Another week has come and gone and here we again, kids; time for your Week In Horror…
Did you catch our Richard Kirwin’s coverage of the return of The Hilarious House of Frightenstein? Check it out HERE!
Well, it appears the curse of The Crow continues. Both director Corin Hardy (The Hallow) and star Jason Mamoa (Justice League) have exited the reboot this week. Predictably, many on the internet celebrated the film’s demise, which I find cruel and stupid. Hardy has been working on a faithful adaptation of the original comic and not a re-do of the Alex Proyas 1993 original, which starred Brandon Lee, who tragically died on set. I’d bet almost anything that Hardy would have made a film that would have pleased fans of the comic and possibly turned fans of the film. But we’ll never know, huh? Don’t celebrate people losing their job. That’s stupid. I’m looking forward to what have Hardy does next and maybe we’ll get a cool Crow film later. Mamoa has the first live action Aquaman next year, directed by James Wan.
Scream Factory announced a REC box set is on its way. All four films on Blu-ray, arriving on September 24th. I’ll be honest, I’ve watched exactly zero of these movies, because I have a really hard time getting behind found footage, but I just keep hearing about how good these films are. So, I think I’ll give them a shot when they arrive on the best format, just in time for Halloween.
So, Fangoria Magazine returns this October…and now they’re producing a film? Well, right on. Grady Hendrix, writer of the novel My Best Friend’s Exorcism and co-writer on Ted Geogehan’s film Mohawk, has written a screenplay about a pizza delivery girl fighting for her life against a Satanic cult. The film is called Satanic Panic, but that’s about all that has been reported thus far, as there’s not even a director attached yet. Um, Corin Hardy is no longer busy.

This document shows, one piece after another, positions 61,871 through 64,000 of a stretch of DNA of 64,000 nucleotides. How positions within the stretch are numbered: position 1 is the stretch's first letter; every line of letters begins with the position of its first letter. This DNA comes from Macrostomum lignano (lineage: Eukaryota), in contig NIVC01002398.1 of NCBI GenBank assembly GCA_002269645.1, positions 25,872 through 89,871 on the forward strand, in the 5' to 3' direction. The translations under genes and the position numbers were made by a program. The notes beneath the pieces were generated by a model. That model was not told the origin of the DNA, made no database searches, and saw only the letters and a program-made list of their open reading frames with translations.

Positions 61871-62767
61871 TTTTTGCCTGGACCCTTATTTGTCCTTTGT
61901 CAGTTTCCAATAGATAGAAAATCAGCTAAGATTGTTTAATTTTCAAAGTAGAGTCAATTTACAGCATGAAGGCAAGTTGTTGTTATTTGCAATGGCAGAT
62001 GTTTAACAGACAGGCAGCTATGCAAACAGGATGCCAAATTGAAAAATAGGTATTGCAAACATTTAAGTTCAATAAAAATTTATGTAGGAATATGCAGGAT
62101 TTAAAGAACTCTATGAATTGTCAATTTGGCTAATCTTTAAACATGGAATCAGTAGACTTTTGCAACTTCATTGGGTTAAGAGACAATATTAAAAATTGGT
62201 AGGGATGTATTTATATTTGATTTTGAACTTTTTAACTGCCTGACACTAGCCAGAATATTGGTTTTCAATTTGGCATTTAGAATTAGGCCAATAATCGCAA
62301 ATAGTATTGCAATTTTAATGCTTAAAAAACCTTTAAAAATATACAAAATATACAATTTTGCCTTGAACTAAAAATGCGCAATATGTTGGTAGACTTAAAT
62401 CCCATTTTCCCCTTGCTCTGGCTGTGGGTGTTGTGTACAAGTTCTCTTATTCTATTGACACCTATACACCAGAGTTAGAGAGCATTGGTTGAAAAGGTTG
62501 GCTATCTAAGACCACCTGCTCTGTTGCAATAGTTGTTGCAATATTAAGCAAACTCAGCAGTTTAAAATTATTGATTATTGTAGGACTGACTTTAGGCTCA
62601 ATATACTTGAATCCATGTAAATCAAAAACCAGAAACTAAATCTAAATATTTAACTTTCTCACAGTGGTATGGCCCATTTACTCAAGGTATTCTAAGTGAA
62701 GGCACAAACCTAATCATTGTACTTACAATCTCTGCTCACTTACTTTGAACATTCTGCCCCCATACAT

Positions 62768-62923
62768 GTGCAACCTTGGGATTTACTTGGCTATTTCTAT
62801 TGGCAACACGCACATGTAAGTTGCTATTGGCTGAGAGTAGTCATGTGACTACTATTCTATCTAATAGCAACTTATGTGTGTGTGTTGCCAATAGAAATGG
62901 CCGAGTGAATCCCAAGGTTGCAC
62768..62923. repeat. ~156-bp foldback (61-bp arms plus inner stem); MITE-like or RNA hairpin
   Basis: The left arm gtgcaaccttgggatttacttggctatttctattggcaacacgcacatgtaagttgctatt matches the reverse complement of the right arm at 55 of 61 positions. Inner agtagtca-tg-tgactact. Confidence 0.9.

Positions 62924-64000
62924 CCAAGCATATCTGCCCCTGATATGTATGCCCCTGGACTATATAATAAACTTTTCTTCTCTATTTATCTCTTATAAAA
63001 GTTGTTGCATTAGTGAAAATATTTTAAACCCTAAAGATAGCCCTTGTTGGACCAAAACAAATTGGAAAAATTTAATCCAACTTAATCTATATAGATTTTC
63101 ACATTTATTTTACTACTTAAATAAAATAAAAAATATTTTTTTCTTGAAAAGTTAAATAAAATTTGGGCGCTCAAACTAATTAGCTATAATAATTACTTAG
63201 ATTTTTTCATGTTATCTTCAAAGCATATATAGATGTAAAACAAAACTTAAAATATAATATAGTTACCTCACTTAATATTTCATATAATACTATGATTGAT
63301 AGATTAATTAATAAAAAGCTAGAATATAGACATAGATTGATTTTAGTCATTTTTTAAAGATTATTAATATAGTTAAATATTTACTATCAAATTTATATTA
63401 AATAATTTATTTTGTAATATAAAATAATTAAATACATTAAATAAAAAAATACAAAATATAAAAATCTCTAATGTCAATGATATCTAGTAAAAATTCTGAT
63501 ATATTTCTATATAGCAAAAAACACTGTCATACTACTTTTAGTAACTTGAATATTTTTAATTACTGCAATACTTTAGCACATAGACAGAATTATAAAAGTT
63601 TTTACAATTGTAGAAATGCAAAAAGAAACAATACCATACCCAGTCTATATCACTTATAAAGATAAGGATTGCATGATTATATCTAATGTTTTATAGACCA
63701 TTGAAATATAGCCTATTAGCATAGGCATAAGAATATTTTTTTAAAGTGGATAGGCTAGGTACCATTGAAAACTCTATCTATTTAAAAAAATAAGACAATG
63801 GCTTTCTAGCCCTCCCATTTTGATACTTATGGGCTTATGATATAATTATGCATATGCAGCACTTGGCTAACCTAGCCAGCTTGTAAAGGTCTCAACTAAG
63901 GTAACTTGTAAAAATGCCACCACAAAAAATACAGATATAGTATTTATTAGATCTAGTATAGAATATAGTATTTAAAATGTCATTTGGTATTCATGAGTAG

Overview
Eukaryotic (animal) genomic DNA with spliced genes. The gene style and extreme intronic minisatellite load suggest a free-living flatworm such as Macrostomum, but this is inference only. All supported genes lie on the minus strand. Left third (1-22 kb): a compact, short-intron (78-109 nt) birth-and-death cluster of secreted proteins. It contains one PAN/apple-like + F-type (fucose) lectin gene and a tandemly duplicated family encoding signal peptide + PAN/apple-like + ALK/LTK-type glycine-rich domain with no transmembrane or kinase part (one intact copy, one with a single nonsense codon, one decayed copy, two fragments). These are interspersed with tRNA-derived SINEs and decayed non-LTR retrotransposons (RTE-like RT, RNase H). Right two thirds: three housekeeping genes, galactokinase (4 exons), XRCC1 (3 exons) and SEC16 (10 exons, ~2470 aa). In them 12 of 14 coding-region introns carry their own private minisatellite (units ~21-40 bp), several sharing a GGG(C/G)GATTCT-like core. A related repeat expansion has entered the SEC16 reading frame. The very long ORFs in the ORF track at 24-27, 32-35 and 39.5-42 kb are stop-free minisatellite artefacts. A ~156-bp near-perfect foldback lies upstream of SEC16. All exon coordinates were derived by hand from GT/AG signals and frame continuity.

The Funhouse directed by Tobe Hooper 1981
Tobe Hooper’s (Texas Chainsaw Massacre, Eaten Alive, Poltergeist) The Funhouse (written by Larry Block) is a slow burn suspense ride, that plays out in a funhouse ride after hours. Four teenage friends (and one pesky younger brother) are trapped in the funhouse and stalked by a deformed carny and his vile, twisted father, after they witness a murder. Shot on location in Florida, Hooper crafted yet another hick-sploitation classic, with a real surprise for a villain. There’s definitely a real kinship with TCM and Eaten Alive, but Hooper showed enough polish and craft with The Funhouse to land himself the job of directing Poltergeist for Steven Spielberg. Hooper created a sweaty, creepy atmosphere and celebrates the horror genre with both homages to classic films and some wholly original shots that are haunting. I feel like The Funhouse is often overlooked in Hooper’s overall filmography.